The Internet of Things (IoT) is the network of billions of connected devices that collect, receive, and transmit data. The IoT now comprises a wide range of "smart" devices, including everything from refrigerators and thermostats to wearables and door bells. HIS Markit projects that 2017's base of 27 billion devices will grow annually at a 12% rate through 2030, when there will be 125 billion connected devices. Cisco Systems Inc (NASDAQ:CSCO) estimates that there will be even more devices by 2030, pegging the future total to be closer to 500 billion by that date. Regardless of which estimate ends up being more accurate, the upward trajectory of a growing number of worldwide connected devices cannot be denied.
One of the most exciting aspects of the IoT is the growing number of devices that can monitor biometrics. Apple continues to invest heavily in its Apple Watch health monitoring capabilities and recently acquired Tueo Health, a startup that monitors asthma in children. DexCom Inc (NASDAQ:DXCM) makes devices that monitor glucose levels in diabetics.
Trend #9: E-commerce
Think it's too late to invest in e-commerce? Think again. Yes, Amazon went public decades ago as an online book seller and, if you had invested then, you would be retired on your own tropical island right about now, but that doesn't mean e-commerce does not still represent a terrific opportunity for investors. In 2019's first quarter, total retail sales in the U.S. grew 2%, while e-commerce sales rose 12%, according to the U.S. Census Bureau -- a trend that does not look to slow down any time soon. Indeed, in Q1, e-commerce sales only represented a shade over 10% of all retail sales.
Amazon remains the king of this mountain. An Amazon Prime membership costs subscribers a fee to access many of its perks, such as free one- and two-day shipping for most items and music and video streaming services. In the company's 2017 shareholder letter, the company revealed it had surpassed 100 million Prime members .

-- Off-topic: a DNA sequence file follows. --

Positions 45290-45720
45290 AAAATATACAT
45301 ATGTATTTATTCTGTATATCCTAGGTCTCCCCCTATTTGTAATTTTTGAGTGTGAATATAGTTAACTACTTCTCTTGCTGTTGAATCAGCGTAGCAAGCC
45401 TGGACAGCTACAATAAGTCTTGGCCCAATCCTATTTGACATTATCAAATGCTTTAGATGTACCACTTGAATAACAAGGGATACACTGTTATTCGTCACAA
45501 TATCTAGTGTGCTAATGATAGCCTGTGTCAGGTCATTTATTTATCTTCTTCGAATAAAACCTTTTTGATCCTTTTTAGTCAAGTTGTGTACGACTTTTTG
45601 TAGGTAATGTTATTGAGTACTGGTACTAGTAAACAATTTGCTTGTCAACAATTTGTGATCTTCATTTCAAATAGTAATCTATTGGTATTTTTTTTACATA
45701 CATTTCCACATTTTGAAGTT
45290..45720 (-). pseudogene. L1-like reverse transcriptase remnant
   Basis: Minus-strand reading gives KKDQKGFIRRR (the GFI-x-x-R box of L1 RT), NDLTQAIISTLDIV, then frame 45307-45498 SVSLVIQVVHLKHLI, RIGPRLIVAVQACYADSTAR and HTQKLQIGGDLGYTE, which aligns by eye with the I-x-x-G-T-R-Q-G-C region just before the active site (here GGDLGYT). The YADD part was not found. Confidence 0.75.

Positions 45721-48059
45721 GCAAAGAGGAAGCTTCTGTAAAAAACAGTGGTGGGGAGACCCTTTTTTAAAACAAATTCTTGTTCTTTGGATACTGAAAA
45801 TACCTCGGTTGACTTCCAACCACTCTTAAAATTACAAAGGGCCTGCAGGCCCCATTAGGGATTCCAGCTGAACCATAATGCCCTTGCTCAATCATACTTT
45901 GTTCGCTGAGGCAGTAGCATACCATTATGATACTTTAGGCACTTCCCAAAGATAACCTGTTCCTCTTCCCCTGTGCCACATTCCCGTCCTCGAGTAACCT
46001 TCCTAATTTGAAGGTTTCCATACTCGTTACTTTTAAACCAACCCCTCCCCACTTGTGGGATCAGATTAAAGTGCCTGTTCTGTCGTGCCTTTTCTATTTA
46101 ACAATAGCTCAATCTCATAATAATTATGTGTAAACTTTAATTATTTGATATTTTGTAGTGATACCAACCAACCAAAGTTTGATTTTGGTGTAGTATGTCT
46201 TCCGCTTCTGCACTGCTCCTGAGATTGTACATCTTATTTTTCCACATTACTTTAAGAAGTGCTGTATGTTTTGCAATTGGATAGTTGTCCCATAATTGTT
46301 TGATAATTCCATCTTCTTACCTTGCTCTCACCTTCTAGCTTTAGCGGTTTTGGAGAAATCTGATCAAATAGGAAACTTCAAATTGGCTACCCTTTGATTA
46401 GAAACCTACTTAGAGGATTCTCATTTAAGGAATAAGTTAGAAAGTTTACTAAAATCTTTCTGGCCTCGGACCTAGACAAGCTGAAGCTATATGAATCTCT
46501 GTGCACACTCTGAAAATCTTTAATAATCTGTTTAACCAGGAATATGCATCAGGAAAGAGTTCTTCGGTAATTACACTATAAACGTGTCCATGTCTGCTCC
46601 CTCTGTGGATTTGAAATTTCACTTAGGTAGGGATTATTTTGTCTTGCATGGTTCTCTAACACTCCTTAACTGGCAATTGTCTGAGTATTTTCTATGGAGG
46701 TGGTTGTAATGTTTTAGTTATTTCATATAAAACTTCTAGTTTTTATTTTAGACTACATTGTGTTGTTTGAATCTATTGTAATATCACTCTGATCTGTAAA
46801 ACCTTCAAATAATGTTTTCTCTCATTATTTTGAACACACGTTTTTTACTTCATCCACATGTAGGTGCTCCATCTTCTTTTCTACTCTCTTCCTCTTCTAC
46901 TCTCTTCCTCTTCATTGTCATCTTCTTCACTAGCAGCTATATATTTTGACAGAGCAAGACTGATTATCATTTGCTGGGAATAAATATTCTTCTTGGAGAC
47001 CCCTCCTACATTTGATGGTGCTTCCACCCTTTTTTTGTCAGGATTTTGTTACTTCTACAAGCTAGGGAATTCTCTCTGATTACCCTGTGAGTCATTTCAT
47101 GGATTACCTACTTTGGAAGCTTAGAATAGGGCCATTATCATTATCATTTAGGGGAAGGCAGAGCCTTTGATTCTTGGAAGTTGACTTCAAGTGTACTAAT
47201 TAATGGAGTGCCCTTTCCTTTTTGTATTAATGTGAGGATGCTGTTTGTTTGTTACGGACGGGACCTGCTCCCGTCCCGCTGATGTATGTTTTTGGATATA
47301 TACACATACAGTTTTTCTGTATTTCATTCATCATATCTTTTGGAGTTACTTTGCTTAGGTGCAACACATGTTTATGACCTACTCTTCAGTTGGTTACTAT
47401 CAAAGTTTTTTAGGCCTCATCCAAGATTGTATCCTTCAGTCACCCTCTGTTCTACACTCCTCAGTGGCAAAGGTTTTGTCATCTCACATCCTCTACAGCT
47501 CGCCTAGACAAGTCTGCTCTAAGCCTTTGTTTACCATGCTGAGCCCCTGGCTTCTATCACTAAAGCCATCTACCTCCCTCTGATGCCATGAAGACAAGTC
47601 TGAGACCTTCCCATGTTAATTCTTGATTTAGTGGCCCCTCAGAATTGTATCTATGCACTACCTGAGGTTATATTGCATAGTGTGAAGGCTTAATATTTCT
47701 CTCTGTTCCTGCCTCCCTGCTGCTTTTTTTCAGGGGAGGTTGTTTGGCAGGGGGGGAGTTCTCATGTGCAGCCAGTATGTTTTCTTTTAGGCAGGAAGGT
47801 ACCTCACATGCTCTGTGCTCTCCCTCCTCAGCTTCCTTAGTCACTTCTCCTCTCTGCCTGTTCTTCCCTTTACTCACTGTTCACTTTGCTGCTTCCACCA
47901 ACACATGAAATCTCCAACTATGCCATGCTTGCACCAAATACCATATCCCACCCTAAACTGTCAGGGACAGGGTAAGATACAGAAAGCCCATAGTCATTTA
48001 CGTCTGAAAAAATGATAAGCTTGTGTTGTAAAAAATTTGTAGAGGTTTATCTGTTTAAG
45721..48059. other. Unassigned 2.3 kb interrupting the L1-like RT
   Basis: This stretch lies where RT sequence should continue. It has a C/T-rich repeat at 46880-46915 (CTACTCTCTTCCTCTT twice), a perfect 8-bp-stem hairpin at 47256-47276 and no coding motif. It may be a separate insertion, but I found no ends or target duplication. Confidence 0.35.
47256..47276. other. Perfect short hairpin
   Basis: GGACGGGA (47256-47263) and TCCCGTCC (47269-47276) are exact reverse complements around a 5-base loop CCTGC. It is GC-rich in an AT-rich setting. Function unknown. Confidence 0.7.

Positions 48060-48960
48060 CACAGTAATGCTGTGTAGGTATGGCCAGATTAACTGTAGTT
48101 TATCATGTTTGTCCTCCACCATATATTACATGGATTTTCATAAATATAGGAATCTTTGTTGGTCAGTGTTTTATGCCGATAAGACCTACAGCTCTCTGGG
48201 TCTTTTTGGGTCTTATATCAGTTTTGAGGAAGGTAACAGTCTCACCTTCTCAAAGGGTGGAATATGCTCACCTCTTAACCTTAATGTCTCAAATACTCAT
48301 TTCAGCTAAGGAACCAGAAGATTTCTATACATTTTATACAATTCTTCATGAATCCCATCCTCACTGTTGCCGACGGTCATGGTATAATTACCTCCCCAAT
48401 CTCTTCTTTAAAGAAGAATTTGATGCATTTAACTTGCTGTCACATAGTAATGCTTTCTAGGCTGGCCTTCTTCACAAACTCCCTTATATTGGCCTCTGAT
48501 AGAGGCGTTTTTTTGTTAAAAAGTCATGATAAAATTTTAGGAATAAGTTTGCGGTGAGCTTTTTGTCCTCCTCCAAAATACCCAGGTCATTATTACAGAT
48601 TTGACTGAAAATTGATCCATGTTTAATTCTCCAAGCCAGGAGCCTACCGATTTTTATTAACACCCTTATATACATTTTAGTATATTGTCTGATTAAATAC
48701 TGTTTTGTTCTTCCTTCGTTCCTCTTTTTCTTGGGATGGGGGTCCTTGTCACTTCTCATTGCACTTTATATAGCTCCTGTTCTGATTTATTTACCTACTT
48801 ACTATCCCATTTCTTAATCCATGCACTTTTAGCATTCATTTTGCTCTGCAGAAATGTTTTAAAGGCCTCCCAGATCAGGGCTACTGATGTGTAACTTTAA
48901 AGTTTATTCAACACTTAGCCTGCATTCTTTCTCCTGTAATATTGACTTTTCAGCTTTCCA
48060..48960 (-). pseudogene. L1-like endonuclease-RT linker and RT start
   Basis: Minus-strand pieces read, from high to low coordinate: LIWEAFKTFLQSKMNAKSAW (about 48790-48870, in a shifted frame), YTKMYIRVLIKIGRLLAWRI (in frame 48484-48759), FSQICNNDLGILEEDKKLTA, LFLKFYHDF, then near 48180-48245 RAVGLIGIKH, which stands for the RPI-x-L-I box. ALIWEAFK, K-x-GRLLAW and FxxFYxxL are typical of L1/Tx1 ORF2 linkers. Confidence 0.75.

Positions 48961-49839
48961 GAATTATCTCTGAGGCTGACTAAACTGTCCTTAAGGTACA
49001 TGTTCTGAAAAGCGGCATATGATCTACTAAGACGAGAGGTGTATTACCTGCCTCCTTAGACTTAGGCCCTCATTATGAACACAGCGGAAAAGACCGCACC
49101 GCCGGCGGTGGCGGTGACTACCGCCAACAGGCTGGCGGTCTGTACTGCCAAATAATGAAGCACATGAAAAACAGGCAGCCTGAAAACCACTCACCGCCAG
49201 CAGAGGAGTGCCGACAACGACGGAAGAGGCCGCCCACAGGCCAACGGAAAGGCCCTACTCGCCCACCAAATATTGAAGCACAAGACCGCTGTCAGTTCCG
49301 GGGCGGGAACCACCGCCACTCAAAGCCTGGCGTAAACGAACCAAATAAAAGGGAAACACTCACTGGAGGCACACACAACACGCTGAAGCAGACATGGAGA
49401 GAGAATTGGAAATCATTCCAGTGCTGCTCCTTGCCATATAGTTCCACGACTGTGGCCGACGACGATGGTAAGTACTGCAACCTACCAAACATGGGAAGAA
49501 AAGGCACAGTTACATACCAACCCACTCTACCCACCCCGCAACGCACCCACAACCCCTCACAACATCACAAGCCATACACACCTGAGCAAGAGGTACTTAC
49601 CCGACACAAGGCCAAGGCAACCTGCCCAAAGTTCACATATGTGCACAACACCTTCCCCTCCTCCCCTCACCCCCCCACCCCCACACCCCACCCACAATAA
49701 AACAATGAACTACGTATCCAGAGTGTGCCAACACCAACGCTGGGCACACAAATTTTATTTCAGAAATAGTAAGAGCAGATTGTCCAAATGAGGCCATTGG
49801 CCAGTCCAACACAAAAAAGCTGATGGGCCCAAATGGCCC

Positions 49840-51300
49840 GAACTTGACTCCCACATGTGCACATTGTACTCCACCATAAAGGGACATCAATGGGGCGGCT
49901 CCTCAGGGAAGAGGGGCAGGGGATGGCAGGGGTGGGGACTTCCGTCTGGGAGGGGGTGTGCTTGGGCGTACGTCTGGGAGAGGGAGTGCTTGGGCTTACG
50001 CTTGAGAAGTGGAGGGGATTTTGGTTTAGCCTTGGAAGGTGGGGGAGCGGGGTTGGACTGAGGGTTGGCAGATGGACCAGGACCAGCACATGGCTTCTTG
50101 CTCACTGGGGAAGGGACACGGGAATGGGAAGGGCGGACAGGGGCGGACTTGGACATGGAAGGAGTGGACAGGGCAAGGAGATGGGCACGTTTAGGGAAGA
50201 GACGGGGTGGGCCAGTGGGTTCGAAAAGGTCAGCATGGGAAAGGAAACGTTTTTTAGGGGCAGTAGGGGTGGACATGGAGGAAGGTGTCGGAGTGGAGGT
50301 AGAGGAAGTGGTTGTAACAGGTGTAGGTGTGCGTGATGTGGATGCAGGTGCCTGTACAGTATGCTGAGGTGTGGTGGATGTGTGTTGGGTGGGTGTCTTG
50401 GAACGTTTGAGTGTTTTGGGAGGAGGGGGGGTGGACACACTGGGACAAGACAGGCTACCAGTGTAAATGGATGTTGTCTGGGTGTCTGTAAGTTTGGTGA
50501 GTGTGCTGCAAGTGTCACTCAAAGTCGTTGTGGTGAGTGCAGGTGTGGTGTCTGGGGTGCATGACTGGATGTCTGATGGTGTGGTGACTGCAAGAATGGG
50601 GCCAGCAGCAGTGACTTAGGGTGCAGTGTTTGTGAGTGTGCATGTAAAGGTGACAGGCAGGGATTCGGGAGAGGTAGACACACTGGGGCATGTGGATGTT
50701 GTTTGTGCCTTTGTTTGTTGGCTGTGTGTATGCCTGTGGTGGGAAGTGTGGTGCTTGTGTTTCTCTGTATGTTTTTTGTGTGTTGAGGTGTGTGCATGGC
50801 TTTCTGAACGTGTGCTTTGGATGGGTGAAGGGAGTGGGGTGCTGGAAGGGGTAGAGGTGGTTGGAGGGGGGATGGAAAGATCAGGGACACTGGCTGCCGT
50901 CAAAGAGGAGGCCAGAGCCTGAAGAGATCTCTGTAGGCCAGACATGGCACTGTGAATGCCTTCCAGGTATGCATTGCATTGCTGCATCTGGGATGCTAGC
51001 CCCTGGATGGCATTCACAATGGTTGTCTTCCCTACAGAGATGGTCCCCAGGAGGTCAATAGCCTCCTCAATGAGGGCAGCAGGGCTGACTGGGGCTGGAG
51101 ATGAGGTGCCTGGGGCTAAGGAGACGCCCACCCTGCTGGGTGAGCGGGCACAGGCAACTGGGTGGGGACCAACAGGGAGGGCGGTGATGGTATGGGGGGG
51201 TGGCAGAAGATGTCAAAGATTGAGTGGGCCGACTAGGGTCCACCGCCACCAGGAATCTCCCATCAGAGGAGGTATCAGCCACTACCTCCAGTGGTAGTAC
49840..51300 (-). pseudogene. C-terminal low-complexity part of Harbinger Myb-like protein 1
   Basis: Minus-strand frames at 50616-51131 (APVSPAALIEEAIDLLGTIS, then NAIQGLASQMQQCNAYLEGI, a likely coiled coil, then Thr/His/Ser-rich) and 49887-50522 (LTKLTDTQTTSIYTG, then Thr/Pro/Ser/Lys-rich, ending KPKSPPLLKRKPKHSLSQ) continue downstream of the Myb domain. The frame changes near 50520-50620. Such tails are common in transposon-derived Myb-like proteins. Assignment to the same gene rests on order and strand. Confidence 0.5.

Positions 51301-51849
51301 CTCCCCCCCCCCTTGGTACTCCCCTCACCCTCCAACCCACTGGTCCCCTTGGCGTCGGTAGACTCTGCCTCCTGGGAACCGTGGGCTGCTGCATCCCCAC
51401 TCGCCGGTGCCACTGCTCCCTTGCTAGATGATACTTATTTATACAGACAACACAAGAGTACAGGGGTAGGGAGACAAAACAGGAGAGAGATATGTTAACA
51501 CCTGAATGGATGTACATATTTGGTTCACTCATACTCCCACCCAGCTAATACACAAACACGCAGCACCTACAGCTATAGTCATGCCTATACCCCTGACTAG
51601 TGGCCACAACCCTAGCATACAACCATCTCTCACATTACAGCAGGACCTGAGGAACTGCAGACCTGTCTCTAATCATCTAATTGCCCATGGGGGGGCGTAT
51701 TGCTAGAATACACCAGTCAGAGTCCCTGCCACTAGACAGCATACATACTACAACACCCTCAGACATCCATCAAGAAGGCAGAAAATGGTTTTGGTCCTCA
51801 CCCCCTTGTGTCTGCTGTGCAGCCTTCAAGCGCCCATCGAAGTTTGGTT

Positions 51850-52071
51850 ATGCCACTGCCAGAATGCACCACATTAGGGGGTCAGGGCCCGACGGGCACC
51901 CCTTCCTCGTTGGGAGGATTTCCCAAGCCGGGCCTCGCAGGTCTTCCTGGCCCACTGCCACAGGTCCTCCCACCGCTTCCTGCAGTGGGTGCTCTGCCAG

Shopify Inc (NYSE:SHOP) has developed its platform into a one-stop shop for aspiring entrepreneurs and established businesses alike for setting up branded online storefronts. The company processes orders, facilitates payments, and handles shipping for its customers.
Trend #10: Cloud computing
The cloud is a global network of servers, usually housed in huge data centers, acting as one large hard drive. This takes processing and computing pressure off on-site servers, personal computers, and smartphones, and allows users to access their data from any device at any time. Gartner Inc (NYSE:IT) projects that the global public cloud market will grow to $331.2 billion in 2022, a compound annual growth rate of 12.6%.
In 2006, Amazon launched Amazon Web Services (AWS), the first cloud-based computing infrastructure available for commercial use. In 2018, AWS reported $25.7 billion in sales, growing more than 40% year over year.
Microsoft's Azure, its cloud computing service for hosting applications and services, grew revenue 73% year over year in its most recent quarter.
Ride investing trends to market-beating returns
By seeking out growing markets, investors are increasing the odds in their favor that they can realize returns that surpass the S&P 500's over long time periods. The 10 trends listed here all represent growing markets with long runways that look to extend well into the future. Of course, simply buying stocks in these sectors will not guarantee profitable, much less market-beating, returns. Nevertheless, these sectors represent great areas for investors to search for the next additions for their portfolios.
John Mackey, CEO of Whole Foods Market, an Amazon subsidiary, is a member of The Motley Fool’s board of directors. Suzanne Frey, an executive at Alphabet, is a member of The Motley Fool’s board of directors. Teresa Kersten, an employee of LinkedIn, a Microsoft subsidiary, is a member of The Motley Fool’s board of directors. Randi Zuckerberg, a former director of market development and spokeswoman for Facebook and sister to its CEO, Mark Zuckerberg, is a member of The Motley Fool's board of directors. Matthew Cochrane has no position in any of the stocks mentioned. The Motley Fool owns shares of and recommends Alphabet (A shares), Alphabet (C shares), Amazon, Apple, BlackLine, Inc., Facebook, Mastercard, MercadoLibre, Microsoft, Moody's, NVIDIA, PayPal Holdings, Q2 Holdings, Shopify, Skyworks Solutions, Square, and Tencent Holdings. The Motley Fool has the following options: long January 2020 $150 calls on Apple and short January 2020 $155 calls on Apple. The Motley Fool recommends Corning, Gartner, Innovative Industrial Properties, and Xilinx. The Motley Fool has a disclosure policy.